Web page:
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We know love by this, that he laid down his life for us– and we ought to lay down our lives for one another.
Anxiety can come in two flavors: chronic and acute. . . .As Christians how can the practice of our faith help?
Today’s readings are a simple declaration that Jesus rose from the dead with a physical body. This was difficult to believe from the very beginning, but those who met the risen Jesus had no doubts afterward. The account in the Gospel of John is vivid and clear.
Alleluia! Christ is risen!
distractions cannot be overcome; one must let them wash over and past. Like swimming in the surf. To swim against the breakers one must dive into them and join the water.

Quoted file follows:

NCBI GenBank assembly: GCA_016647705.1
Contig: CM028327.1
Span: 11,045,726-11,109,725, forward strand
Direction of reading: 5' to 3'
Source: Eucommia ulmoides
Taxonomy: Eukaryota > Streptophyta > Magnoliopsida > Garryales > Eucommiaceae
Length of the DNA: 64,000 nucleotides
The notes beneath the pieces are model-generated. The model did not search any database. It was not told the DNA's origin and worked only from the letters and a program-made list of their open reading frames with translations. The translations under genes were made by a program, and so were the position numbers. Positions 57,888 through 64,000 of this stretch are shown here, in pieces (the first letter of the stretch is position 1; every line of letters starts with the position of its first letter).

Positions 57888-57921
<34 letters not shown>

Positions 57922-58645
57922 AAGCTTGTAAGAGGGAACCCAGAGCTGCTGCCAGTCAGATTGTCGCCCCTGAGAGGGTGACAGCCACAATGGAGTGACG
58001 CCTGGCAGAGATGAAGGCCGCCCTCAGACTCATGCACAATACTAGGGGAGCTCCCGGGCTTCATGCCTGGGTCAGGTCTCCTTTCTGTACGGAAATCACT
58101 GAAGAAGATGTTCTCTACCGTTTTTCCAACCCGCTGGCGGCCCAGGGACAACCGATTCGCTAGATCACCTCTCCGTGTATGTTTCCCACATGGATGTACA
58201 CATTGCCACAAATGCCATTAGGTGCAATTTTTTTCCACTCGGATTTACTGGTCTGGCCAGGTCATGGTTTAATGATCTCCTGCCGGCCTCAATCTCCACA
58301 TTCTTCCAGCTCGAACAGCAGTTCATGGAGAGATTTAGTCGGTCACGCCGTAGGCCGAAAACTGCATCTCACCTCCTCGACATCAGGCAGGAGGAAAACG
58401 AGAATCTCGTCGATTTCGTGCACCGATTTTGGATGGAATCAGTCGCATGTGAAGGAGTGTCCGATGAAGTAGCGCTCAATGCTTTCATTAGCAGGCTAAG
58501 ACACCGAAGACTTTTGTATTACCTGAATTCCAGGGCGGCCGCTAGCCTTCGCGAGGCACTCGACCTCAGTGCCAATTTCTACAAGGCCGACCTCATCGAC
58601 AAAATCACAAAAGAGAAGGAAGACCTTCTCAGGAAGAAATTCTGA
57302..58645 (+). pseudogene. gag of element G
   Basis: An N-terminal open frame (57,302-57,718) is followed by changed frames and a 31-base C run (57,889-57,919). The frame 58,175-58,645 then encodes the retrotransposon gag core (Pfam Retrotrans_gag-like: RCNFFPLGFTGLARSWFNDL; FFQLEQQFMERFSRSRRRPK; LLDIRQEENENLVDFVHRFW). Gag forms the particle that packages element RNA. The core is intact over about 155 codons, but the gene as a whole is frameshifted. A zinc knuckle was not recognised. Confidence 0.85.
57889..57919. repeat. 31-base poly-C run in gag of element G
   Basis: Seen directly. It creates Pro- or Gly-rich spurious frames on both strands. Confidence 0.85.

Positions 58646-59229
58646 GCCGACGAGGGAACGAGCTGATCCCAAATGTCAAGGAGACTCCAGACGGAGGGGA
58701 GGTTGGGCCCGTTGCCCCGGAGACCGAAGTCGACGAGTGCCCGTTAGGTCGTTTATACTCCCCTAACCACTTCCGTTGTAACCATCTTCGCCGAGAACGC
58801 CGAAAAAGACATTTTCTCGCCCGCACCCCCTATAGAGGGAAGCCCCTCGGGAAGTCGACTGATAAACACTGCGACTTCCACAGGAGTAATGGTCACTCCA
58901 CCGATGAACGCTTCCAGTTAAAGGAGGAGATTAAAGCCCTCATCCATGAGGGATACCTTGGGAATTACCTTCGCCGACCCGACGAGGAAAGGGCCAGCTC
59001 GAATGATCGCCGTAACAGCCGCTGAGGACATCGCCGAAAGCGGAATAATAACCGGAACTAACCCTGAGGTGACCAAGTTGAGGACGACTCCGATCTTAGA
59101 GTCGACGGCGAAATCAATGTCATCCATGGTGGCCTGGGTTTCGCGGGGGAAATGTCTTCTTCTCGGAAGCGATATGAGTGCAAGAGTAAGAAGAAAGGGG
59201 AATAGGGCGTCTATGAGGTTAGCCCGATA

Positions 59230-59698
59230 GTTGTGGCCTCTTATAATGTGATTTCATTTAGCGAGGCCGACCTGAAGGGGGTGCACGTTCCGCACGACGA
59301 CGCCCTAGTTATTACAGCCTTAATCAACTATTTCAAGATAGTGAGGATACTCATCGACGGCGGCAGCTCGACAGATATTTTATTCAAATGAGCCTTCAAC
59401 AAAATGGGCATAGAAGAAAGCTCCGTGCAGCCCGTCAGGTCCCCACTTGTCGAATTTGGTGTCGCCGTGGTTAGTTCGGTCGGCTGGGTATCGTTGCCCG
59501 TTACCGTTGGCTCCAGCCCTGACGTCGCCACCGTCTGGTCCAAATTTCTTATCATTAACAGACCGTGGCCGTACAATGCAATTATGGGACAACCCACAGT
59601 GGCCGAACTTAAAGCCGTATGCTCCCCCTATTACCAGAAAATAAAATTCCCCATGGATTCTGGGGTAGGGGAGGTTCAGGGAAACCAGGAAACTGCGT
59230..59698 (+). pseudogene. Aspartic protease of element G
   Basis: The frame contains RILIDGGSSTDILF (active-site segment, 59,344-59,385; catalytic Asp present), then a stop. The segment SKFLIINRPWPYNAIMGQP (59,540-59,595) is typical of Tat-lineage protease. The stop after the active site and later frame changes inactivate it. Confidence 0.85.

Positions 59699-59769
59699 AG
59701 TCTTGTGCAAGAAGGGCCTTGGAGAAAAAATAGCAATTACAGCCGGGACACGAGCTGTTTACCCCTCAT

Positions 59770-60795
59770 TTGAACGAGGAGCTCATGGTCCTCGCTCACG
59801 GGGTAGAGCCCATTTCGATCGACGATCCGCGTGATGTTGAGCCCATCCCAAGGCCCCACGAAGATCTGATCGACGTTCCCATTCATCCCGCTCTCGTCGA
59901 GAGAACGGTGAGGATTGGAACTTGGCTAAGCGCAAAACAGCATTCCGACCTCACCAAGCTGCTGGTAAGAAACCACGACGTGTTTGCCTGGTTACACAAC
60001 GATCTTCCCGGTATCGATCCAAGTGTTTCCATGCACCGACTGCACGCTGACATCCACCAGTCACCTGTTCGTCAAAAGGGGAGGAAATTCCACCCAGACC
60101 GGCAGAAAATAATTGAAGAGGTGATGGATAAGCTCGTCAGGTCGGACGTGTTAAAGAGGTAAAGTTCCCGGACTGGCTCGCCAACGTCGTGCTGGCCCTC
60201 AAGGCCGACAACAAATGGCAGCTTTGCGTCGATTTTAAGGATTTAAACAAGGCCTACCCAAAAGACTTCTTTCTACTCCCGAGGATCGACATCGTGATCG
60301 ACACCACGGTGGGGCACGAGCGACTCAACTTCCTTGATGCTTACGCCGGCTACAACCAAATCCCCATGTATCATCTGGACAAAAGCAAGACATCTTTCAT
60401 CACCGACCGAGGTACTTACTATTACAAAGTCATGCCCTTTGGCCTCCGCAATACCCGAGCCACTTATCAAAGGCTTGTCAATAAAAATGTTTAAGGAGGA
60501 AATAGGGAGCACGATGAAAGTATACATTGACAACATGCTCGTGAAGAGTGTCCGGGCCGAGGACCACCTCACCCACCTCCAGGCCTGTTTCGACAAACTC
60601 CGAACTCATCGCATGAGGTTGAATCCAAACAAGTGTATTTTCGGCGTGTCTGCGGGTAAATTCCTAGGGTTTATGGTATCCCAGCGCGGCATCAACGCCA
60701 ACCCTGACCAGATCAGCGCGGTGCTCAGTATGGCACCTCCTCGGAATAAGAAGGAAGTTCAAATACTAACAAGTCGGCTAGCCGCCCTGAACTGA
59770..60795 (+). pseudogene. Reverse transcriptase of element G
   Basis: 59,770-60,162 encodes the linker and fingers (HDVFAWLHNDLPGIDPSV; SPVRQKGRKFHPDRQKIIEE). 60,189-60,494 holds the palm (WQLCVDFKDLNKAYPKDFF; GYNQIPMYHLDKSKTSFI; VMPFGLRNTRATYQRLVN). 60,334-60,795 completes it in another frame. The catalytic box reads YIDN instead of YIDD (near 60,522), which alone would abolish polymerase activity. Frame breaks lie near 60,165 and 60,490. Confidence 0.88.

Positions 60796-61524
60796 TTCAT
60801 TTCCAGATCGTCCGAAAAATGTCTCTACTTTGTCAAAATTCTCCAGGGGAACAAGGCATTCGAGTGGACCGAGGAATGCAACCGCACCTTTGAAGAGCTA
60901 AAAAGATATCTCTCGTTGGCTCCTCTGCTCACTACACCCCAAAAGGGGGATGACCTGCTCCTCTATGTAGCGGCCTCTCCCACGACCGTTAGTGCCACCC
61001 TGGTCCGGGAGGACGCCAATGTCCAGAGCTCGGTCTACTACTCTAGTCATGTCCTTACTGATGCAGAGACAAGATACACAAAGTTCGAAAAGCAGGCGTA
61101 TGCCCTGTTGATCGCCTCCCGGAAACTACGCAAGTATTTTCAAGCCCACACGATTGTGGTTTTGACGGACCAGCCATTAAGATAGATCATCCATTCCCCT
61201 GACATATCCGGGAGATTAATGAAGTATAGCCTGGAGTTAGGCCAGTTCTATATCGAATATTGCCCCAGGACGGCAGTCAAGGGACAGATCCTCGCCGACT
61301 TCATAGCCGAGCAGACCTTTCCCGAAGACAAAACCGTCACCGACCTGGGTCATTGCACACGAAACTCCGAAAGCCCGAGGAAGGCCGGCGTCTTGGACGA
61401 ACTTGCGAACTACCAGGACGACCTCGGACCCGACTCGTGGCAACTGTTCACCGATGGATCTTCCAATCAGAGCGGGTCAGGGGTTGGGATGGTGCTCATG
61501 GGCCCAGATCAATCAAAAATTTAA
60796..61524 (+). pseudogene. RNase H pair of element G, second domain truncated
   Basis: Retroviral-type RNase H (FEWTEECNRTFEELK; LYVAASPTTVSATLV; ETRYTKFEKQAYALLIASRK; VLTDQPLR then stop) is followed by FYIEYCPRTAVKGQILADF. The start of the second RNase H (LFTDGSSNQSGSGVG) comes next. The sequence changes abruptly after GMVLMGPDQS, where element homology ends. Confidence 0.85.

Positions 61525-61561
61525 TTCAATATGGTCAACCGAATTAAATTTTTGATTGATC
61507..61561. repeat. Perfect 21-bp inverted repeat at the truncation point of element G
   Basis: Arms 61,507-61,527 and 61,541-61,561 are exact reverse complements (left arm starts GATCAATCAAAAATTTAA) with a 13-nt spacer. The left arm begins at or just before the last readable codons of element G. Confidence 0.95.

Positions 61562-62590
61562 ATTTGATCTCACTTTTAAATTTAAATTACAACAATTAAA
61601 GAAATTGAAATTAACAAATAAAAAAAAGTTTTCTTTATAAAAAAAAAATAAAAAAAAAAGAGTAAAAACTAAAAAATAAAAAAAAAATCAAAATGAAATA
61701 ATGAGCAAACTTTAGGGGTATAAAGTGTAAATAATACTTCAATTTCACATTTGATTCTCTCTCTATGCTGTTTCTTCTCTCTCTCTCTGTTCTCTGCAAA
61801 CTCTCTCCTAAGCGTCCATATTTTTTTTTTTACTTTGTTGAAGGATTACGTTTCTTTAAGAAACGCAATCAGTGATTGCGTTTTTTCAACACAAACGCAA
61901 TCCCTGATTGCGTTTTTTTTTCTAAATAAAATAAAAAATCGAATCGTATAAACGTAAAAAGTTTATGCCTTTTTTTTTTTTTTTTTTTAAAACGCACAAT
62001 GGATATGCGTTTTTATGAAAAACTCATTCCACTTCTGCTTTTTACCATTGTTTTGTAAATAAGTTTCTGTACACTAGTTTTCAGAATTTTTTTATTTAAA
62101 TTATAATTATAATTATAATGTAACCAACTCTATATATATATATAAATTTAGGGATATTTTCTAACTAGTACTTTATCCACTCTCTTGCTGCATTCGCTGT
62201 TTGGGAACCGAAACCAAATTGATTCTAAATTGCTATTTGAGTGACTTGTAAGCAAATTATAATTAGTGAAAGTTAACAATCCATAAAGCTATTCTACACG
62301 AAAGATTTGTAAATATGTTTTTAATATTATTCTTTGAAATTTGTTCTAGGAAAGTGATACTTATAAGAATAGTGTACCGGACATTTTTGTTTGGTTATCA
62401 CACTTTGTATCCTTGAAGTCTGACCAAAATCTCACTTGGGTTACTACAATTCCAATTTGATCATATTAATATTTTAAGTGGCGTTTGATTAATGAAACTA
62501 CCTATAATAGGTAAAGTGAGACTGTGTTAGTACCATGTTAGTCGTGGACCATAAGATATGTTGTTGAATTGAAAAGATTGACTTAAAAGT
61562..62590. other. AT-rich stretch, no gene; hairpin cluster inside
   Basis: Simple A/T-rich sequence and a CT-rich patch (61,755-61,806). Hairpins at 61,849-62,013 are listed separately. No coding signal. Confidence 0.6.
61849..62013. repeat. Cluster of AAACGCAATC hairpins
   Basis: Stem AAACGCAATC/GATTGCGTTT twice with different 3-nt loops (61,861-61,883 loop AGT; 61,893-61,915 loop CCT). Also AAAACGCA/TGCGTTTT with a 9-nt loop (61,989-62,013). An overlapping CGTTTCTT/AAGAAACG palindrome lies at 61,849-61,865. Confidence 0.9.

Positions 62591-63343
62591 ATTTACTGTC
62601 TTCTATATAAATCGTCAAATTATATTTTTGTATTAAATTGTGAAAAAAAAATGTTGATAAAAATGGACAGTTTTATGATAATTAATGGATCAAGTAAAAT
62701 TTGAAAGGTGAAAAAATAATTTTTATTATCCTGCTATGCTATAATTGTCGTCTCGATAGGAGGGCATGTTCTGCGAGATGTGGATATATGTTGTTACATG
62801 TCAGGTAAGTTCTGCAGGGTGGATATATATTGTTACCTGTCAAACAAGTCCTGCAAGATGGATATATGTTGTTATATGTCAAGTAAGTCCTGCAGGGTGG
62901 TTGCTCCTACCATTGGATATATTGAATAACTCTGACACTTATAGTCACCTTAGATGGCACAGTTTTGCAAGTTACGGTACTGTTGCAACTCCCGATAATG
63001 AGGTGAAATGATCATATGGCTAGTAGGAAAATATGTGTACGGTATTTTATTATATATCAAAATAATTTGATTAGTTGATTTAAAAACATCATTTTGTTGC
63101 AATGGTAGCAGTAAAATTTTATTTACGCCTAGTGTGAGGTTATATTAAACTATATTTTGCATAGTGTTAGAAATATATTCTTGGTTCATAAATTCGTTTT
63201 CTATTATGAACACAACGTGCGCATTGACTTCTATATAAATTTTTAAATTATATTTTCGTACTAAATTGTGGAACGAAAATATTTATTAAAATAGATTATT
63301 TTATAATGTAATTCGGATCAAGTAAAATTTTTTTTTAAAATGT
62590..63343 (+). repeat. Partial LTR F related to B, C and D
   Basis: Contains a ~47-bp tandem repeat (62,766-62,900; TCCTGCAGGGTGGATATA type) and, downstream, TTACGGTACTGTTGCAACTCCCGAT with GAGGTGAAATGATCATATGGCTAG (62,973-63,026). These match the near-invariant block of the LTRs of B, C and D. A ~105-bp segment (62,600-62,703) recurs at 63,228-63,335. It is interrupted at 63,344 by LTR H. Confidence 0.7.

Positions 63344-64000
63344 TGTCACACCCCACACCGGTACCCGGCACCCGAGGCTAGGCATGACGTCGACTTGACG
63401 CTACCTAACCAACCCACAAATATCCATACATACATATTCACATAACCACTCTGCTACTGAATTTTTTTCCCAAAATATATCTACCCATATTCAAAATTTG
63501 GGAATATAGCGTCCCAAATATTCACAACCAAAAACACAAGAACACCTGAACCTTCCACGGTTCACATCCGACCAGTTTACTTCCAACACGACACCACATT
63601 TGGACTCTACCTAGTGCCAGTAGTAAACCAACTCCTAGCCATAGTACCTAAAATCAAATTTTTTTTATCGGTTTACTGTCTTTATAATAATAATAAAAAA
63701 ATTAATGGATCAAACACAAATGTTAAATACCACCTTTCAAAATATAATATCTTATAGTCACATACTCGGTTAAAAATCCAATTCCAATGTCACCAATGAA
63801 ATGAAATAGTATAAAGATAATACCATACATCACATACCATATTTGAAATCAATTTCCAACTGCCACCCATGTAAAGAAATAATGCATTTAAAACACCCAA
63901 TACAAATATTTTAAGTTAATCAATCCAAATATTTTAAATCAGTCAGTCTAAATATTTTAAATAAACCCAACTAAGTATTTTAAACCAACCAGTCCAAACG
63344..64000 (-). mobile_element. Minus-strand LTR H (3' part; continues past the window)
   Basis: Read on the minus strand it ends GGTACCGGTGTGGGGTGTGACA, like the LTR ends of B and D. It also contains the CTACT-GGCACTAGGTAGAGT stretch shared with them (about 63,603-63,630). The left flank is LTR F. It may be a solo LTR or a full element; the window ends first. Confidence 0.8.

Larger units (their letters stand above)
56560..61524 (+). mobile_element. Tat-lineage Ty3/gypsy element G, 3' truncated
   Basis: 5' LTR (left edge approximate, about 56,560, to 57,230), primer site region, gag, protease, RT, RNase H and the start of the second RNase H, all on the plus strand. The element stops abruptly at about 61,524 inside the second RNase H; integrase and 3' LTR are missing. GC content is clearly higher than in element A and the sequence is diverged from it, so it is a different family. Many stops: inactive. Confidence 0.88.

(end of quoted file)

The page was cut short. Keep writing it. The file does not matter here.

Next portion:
…we should rejoice whenever we see love being expressed in extravagant giving. Divine love is always extravagant and costly.
We are saved from a life of sin for a live of good. We are saved from a life of alienation and selfishness for a life of community and love.
The message about the cross is foolishness to those who are perishing, but to us who are being saved it is the power of God.
So as we walk with Jesus toward Jerusalem in this season of Lent, we find ways to stop clinging to our lives and rather spending them extravagantly in love and compassion. We will find power in letting go.
We are people called to proclaim the Gospel both in what we say and in the way we live our lives.
We all get to be the conduit through which God’s love pours forth into the world touching the lives of all whom we meet.
Let us be created anew by the Spirit of God. Let us create a new world through love.
The Fourth Sunday of Advent E. Bevan StanleyDecember 20, 2020Year B 2 Samuel 7:1-11, 16Romans 16:25-27Luke 1:26-38 Mary said to the angel, “Let it be with me according to your word.” In the Name of the one, holy, and undivided Trinity. Amen. King David was finally established on his throne. There were no wars at the moment […]